So how come so much of this blog/YT channel/posts have been focused on the NEC Versa line of laptops as of late? Here's why....

Grab some coffee....this is going to be a long one....

My history with laptops was that I wanted to get one as early as 2002 - so in 2003 I started buying old cheap 486 laptops. At that time, I did look at higher end models, NEC Versa, IBM ThinkPad, Compaq LTE, and Toshiba Sattelite, and had a HARD time finding any that were cheap enough on e-bay. At that time, a good laptop from the 1990's still had some life in it. Skip ahead to 2019, I'd not owned a vintage laptop PC since 2007 and I wanted to do it right this time. By that point I'd had NanTans, AT&Ts (Samsung Sens), IBM ThinkPads, at least one MacBook from the 90's, and knew I wanted something that would last, had good parts availiblity, had an active matrix screen, and a trackball or trackpad, and was $50 or under.

Well, thanks to laptops gaining ground as a retro-gaming platform due to their small size, even a LTE, ThinkPad, or Satellite was out of reach. So I looked for an AT&T Globalyst 200 or Safari 3151 - no Safaris, except a 3180 that looked oddly familiar going for $30 and known not working, and appeared to be DTSN and/or monochrome. I looked for months - starting in December 2018 - and at first not even thinking to buy, just curious. So I looked at everything - Thinkpad 755CD's like the one I loved and had in 2006 - nope, $370, and no LiIon upgrade batteries available - I looked at Compaq LTE's going for $150+, I looked at Toshibas, most were over $100. I was getting discouraged - then I remembered a thread here at VCFED from sometime circa 2005....

I used to have an AT&T Safari 3151 - a poster here said "that's a good quality unit - NCR made those, who also made laptops for NEC who were almost parallel to IBM" - or something like that. So I looked at those - $150+, and the one that was tested was in ENGLAND. So forget it, shipping (and my wife) would kill me. But I remembered him mentioning NCR - and NEC - and I remembered the 3180 that looked familiar. I remembered that odd beveled/rounded top corner of the screen right away - that's an NEC laptop of some kind rebadged as an NCR. So I looked up "NEC 486 Laptop" - and up pops what I got first - a 1994 NEC Versa 40EC PC-440-1531. Turns out it was the other way around - NEC made laptops for NCR, who got bought out by AT&T in 1993, and thusly why AT&T and NCR BOTH had Safari models. It appears that the NCR branded Versas came right after the merger in early 1993, before AT&T applied their own badges. The PC-440 was going for less than $50, so of course I snagged it up for as little a bid as I Could nab, and it came with a power supply. Looking up parts availibility, I Could still buy brand new/refurbished batteries for these, and memory cards were everywhere on e-bay in all capacities for rather cheap if I looked hard enough.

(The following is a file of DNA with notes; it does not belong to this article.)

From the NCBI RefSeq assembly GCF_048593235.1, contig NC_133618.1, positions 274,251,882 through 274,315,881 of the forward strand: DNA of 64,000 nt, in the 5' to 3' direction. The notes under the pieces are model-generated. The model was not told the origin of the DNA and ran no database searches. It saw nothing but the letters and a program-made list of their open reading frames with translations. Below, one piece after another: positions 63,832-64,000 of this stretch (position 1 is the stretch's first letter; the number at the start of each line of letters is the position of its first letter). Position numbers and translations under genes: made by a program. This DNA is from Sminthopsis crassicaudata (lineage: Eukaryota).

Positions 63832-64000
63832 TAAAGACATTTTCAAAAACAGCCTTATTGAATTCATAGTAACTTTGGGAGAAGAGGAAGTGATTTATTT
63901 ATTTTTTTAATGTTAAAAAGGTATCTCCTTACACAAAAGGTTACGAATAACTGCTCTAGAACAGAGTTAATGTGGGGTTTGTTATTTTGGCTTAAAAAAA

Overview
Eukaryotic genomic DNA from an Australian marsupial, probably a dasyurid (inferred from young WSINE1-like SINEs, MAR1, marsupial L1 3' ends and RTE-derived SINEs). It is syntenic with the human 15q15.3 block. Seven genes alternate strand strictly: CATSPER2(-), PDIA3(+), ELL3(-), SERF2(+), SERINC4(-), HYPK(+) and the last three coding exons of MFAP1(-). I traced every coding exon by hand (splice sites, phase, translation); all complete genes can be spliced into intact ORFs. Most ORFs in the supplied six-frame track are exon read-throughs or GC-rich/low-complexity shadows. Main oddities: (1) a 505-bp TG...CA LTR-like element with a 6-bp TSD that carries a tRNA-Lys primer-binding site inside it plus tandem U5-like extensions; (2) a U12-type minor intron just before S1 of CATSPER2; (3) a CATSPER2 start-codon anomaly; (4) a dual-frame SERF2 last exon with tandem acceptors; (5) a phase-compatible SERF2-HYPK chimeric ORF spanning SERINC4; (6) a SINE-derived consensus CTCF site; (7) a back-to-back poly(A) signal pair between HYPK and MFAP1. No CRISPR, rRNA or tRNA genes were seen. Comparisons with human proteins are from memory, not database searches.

That's when I got the NEC Versa 40EC and I was quite satisfied with it. But I knew it might be wise to pick up at least a couple more, maybe in different models to explore a bit, maybe even get sound. I liked the fact these laptops came with active matrix screens as standard equipment, and the Versa Trak was probably my favorite trackball on a PC laptop.

That's when I bought the M/75 with the AAC and Touch Screen, which, despite WSS being a major disappointment, it became my #1 favorite, so much when I picked up a P/75 in December 2020, the P/75 - a Pentium with an ESS688 sound card - kept a backseat as I experimented in hot-rodding the WSS beyond anything the NEC engineers ever dreamed of it being. And the AAC Voice Synth has become a new tool for writing and recording music thanks to the power of modern technology - AutoTune!